You might further be thinking that talking about luck will make it sound like you don’t believe God is in control. Please note that every concept of luck that I’m presenting is from our perspective, not God’s. And, again, do you think that it undermines the view of the sovereignty of your God to talk about free will?

Now I’m not of the mind that the statement “This concept makes people act poorly” logically leads to “This concept is false”. But I acknowledge that some true concepts can be harmful when used in the wrong situation. Thinking along those lines …

Maybe it’s time for you to consider the possible downside in some settings of saying you’re blessed.

When a person says, “I’ve been so blessed” and they’re heard by others who don’t feel as blessed, it might sound like he (the blessed person) has pride in the good things they’ve gotten. Or that God is on their side. It might sound like their blessing was earned or merited. And a person who is going through trials might reasonably ask, “Why not me?”

There is much less danger of this when a person says, “I was lucky.” Luck isn’t earned. Luck has more to do with grace or mercy. It didn’t have to be that way. It necessarily wasn’t a result of good works done by the recipient.

So when you hear a world famous secular person say something like this …

“I was preparing for my craft, but I was lucky even before I was prepared… I think, more than anything else, I’ve been lucky.”

… (as “Harrison Ford*” has said in describing his success), you think, “if he’s sincere in this statement, he’s being pretty humble. He’s not claiming success because of how great he is.” And this kind of humility can be veiled in a successful Christian who will not use the work Luck. To say you’ve been lucky doesn’t diminish God, it diminishes you.


One of the aspect of traditional Compatibilism that I appreciate most is how it raises up our understanding of God. Any being that is able to create (and be sovereign over) a creature that is nevertheless responsible and possesses free will is a Being far above and transcendent over those of us who’ve been created by Him. The very fact that this facet of our God (described by so many passages in His Word) is so difficult to comprehend should secure our honor, praise and reverence.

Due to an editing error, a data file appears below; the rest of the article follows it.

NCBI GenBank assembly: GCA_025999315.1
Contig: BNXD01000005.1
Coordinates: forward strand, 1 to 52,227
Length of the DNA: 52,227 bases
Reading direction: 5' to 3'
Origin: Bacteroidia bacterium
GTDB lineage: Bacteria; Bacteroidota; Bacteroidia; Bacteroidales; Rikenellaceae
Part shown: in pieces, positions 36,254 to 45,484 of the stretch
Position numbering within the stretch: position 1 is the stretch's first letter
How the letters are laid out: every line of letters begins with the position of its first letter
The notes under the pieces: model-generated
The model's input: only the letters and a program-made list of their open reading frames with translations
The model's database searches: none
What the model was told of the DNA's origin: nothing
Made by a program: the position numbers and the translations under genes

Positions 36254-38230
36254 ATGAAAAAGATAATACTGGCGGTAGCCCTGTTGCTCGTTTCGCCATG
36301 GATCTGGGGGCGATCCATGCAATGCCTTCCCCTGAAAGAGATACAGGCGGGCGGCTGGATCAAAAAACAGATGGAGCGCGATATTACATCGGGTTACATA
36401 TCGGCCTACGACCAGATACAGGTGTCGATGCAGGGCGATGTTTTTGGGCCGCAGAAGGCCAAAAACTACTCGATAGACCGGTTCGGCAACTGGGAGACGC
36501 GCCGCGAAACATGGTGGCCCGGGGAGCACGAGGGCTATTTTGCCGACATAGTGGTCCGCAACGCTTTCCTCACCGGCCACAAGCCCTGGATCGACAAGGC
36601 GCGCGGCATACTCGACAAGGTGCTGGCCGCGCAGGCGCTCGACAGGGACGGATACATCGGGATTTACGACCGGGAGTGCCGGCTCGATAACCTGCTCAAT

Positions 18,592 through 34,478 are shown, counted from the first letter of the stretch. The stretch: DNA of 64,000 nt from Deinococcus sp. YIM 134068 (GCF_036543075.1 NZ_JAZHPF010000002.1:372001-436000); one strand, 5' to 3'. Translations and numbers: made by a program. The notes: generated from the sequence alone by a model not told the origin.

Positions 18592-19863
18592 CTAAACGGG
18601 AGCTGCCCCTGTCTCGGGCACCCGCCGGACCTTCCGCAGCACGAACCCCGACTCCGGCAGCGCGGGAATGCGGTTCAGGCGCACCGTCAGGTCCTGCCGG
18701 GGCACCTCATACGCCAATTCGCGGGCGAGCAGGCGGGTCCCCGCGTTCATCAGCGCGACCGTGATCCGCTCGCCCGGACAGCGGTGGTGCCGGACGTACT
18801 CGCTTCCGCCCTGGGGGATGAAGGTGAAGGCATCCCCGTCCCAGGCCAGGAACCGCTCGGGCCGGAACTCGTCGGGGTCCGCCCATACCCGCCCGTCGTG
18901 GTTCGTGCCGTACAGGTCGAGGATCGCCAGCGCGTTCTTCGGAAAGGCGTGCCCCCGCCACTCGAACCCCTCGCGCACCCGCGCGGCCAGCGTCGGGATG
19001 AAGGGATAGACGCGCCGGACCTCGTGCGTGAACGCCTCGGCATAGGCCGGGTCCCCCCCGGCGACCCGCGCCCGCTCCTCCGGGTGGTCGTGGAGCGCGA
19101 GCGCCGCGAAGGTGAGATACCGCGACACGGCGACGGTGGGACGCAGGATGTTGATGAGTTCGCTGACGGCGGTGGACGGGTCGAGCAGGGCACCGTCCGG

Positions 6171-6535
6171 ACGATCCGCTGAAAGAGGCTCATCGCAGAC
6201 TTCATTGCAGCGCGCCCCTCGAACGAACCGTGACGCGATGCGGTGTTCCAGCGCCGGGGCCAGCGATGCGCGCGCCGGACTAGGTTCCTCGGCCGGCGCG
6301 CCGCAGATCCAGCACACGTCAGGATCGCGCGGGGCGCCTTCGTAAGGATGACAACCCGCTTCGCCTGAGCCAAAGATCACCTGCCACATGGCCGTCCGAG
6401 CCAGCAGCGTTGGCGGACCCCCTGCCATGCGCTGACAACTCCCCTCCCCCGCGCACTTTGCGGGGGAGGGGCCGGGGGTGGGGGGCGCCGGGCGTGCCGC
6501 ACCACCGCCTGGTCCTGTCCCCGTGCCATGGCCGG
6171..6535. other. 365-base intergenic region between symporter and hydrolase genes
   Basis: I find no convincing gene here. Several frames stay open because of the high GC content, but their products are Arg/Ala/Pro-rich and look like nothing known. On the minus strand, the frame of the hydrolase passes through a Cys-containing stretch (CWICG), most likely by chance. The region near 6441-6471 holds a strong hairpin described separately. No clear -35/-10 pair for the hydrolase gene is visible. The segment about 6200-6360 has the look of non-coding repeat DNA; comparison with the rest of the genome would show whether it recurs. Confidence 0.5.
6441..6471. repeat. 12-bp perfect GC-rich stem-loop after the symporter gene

And if God’s sovereignty over free creatures causes us to worship him, wouldn’t the idea of a God who created a world where chance and randomness exist, yet is still fully under his sovereignty – where a whole universe under his complete control enjoys an element of freedom … shouldn’t that cause even more reverence and worship?


* As a compatibilist, I think it likely that it was both: Jesus was injecting a bit of humor AND describing it how it was.

** And I think it’s fair to say he was pretty lucky. If he hadn’t been chosen to be Han Solo and Indiana Jones, which pretty much came down to George Lucas liking him, his stellar career almost certainly wouldn’t have happened.

Update :: Here are some extra thoughts, clarifications and disclaimers on this subject.


The Case For Luck – A Compatibility of Chance and the Sovereignty of God
Redeeming A Concept Often Loathed By Reformed Theologians (and Other Evangelicals).

Here we go: Imagine a conversation between two Christians.

Peter: I was running late for the big meeting, but then I got five green lights in a row, and made it in time. Boy, was I lucky!
Jim: No, you were blessed!

I imagine many of you have heard this kind of interchange. Because evangelicals (especially of the reformed variety) are not supposed to believe in luck, right?

What if I were to make this bold statement: Luck exists. How would you respond to that? Because I’m open to the possibility.

Here I should put up a working definition – and this is how I think most people use these terms: Luck (or fortune, or chance) is how immediate results that are unpredictable work out in a person’s daily life.

If a person has good luck (or good fortune,) it means that uncontrolled things went well for them in the immediate situation, when they could have gone poorly. Good has happened to you by chance.